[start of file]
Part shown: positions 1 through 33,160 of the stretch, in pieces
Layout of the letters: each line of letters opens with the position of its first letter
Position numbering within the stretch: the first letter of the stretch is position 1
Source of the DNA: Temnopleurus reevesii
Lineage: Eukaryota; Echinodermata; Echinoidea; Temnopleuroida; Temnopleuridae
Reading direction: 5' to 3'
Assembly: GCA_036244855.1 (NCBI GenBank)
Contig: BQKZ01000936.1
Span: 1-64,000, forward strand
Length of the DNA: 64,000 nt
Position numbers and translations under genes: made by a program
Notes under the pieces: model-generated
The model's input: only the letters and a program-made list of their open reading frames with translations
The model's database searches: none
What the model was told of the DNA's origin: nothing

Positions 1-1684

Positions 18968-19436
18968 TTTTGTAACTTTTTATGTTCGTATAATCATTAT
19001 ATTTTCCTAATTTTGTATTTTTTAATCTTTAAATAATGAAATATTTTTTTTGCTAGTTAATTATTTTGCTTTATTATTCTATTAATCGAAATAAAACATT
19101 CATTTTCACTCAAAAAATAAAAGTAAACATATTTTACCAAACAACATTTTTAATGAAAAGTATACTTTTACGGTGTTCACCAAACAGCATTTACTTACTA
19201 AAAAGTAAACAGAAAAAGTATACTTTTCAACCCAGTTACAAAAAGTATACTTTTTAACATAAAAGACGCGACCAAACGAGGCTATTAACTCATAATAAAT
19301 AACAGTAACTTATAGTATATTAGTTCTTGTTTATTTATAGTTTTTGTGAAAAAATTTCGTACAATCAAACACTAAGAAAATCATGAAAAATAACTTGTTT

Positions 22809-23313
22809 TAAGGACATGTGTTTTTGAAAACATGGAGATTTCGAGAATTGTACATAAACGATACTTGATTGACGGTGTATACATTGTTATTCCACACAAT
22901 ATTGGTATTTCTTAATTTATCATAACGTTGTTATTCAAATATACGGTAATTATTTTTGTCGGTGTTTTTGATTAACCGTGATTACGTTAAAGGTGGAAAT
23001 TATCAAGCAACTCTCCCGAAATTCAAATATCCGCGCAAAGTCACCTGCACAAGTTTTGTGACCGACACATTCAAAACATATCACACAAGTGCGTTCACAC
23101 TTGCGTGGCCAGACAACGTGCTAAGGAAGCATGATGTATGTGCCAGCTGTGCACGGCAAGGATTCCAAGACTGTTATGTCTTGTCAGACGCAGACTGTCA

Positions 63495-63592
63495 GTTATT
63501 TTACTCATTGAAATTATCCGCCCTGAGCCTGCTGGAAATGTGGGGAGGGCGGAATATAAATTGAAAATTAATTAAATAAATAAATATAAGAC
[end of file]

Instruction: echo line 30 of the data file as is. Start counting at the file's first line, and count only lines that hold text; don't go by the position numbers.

63501 TTACTCATTGAAATTATCCGCCCTGAGCCTGCTGGAAATGTGGGGAGGGCGGAATATAAATTGAAAATTAATTAAATAAATAAATATAAGAC